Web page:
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Re: [bolger] Re: Plywood 12 1/2 sloop-CEMENT KEELS

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  • Kenneth Grome
    ... So Graeme ... when you say Yes, Ron, there is. are you talking about a center of gravity difference? If so, I agree that there WOULD be a center of
    Message 1 of 56 , Sep 28, 2007
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      >> Put 100 pounds of rocks in your boat and
      >> note the water line. Take out the rocks
      >> and put in 100 pounds of water. Is there
      >> a difference?
      >
      > Yes, Ron, there is.


      So Graeme ... when you say "Yes, Ron, there is." are you talking about a
      center of gravity difference? If so, I agree that there WOULD be a
      center of gravity difference because the rocks are denser than water so
      the center of gravity will be lower with rocks than with water.

      But if you are suggesting that there will be a waterline difference I
      disagree completely ... because 100 pounds of anything is going to push
      the boat down to the same waterline regardless of whether that 100
      pounds is made of rocks or steel or water or lead or feathers.

      Sincerely,
      Ken Grome
      Bagacay Boatworks
      www.bagacayboatworks.com
    • graeme19121984
      When the boat is rolled, one side dips down and the other raises up, but unlike a see-saw, the balance point, the Centre of Bouyancy also moves. The balance
      Message 56 of 56 , Sep 30, 2007
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        When the boat is rolled, one side dips down and the other raises up,
        but unlike a see-saw, the balance point, the Centre of Bouyancy also
        moves. The balance point is not the centre of ballast mass, nor
        centre of the entire boat system mass of the level boat. When rolled
        there is more of the ballast-water (that has affected the entire
        CoG and reduced initial stability (form stability) of firm bilged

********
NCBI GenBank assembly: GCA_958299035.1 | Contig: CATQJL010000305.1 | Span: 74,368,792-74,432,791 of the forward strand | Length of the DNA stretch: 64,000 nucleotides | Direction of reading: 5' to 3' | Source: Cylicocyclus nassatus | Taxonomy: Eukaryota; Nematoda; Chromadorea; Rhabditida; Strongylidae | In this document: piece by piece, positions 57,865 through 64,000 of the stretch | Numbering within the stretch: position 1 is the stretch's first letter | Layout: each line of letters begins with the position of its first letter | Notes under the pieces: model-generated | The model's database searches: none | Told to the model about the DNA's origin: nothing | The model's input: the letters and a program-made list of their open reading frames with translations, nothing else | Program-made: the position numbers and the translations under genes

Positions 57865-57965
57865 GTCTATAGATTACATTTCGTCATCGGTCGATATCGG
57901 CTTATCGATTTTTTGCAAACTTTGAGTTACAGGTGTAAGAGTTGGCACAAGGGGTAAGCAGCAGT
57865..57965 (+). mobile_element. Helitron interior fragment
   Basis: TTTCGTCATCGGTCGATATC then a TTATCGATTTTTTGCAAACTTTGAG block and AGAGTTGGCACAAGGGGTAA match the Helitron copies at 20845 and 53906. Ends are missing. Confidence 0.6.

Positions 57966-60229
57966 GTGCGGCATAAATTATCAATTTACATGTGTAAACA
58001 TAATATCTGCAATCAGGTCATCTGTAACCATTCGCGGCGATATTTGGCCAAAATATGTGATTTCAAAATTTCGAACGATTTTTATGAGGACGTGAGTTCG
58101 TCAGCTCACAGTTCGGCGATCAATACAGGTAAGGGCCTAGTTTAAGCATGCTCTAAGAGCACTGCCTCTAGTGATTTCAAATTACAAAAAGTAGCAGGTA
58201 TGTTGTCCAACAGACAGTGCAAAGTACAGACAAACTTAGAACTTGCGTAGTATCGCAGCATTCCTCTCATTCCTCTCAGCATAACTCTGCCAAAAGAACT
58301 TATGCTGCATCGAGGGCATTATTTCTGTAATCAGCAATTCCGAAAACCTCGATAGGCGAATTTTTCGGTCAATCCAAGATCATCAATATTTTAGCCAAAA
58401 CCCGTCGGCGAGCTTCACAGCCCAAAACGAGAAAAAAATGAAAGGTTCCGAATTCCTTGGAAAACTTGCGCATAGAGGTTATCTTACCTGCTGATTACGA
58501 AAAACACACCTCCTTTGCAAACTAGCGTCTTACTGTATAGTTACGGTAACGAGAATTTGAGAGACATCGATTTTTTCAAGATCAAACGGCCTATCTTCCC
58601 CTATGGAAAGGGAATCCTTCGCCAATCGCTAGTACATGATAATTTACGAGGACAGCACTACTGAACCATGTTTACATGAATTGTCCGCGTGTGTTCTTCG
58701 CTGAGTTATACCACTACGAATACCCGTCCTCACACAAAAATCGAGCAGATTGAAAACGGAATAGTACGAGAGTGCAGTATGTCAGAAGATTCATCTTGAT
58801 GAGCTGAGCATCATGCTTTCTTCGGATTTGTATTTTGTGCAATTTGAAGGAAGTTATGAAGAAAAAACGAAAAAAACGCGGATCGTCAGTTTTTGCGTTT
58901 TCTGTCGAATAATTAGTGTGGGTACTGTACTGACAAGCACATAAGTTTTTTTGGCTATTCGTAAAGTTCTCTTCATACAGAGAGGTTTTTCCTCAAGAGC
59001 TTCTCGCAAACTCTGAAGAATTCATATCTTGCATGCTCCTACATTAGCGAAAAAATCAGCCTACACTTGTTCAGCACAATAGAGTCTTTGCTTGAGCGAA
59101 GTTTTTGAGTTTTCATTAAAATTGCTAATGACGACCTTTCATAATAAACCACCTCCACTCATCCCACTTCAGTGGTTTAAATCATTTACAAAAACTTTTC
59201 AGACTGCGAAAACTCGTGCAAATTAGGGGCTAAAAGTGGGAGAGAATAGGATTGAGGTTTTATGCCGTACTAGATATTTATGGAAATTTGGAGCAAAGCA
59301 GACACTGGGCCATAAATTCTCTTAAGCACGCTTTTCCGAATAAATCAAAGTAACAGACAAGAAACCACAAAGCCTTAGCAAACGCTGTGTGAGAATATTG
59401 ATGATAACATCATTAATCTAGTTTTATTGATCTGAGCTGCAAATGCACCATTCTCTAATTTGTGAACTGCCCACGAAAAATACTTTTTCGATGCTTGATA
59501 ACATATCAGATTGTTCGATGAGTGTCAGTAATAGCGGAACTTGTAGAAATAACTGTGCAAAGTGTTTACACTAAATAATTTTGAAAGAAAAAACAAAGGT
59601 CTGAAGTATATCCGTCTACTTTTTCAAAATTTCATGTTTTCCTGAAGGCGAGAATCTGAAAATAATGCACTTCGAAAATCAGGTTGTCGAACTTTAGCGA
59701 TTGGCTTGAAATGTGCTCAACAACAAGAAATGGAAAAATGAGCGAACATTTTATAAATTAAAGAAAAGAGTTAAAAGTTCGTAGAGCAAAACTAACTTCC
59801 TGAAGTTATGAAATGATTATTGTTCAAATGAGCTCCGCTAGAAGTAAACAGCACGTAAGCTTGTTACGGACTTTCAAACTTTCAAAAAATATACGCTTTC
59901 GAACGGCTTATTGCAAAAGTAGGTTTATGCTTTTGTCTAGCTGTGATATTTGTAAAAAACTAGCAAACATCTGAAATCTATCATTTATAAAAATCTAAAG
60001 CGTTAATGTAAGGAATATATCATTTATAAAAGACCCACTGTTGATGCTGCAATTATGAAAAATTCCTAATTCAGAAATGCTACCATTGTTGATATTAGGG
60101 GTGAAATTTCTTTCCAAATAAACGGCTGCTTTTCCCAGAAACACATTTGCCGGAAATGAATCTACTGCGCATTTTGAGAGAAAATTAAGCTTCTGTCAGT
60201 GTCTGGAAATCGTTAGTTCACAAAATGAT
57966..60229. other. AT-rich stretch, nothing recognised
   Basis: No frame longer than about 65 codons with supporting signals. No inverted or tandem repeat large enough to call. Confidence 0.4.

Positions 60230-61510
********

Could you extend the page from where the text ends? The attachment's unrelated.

and similar boats) now offset to one side of the Boat CoB. With
        sufficient rolling that ballast water will have a significant impact
        on increasing secondary stability as any of it is lifted above the
        waterline; having initially reduced stability of the unballasted
        firm bilged boat.

        At the other extreme to the firm bilged boat, the deeep ballasted
        keel as on the 12&1/2 will have the same action on secondary
        stability if water is used as ballast - it won't act to right the
        boat until it comes out of the water, in this case at nearly
        90degrees heel! If other material was unavailable then water-
        ballast in the keel would serve to increase the initial stability of
        the slack-bilged 12&1/2 over that of the unballasted boat, but it
        would still be quite tiddly as water-ballast in the keel couldn't
        sink it sufficiently to effectively widen the water-line beam.



        Graeme




        --- In bolger@yahoogroups.com, Gene T <goldranger02-boats@...> wrote:
        >
        > Water doesn't act like a pendulum? I think it does. The boat is
        a complete system. The water and air in a boat act as a unit. Roll
        the boat and more water is on one side of center and more air on the
        other. All below the waterline. Think of it any way you like, more
        air below the water on one side and more water on the other acts as
        a pendulum and tries to right the boat.
        >
        > And ballast doesn't change the shape of this boat we are talking
        about. First pick a boat. Ok, now you have a shape. Then put
        ballast in it. Doing the argument any other way is comparing two
        different boats, which is not what this is all about.
        >
        > Sincerely,
        > Gene T.
        > "We may have all come on different ships, but we are in the same
        boat now" -- Rev. Martin Luther King
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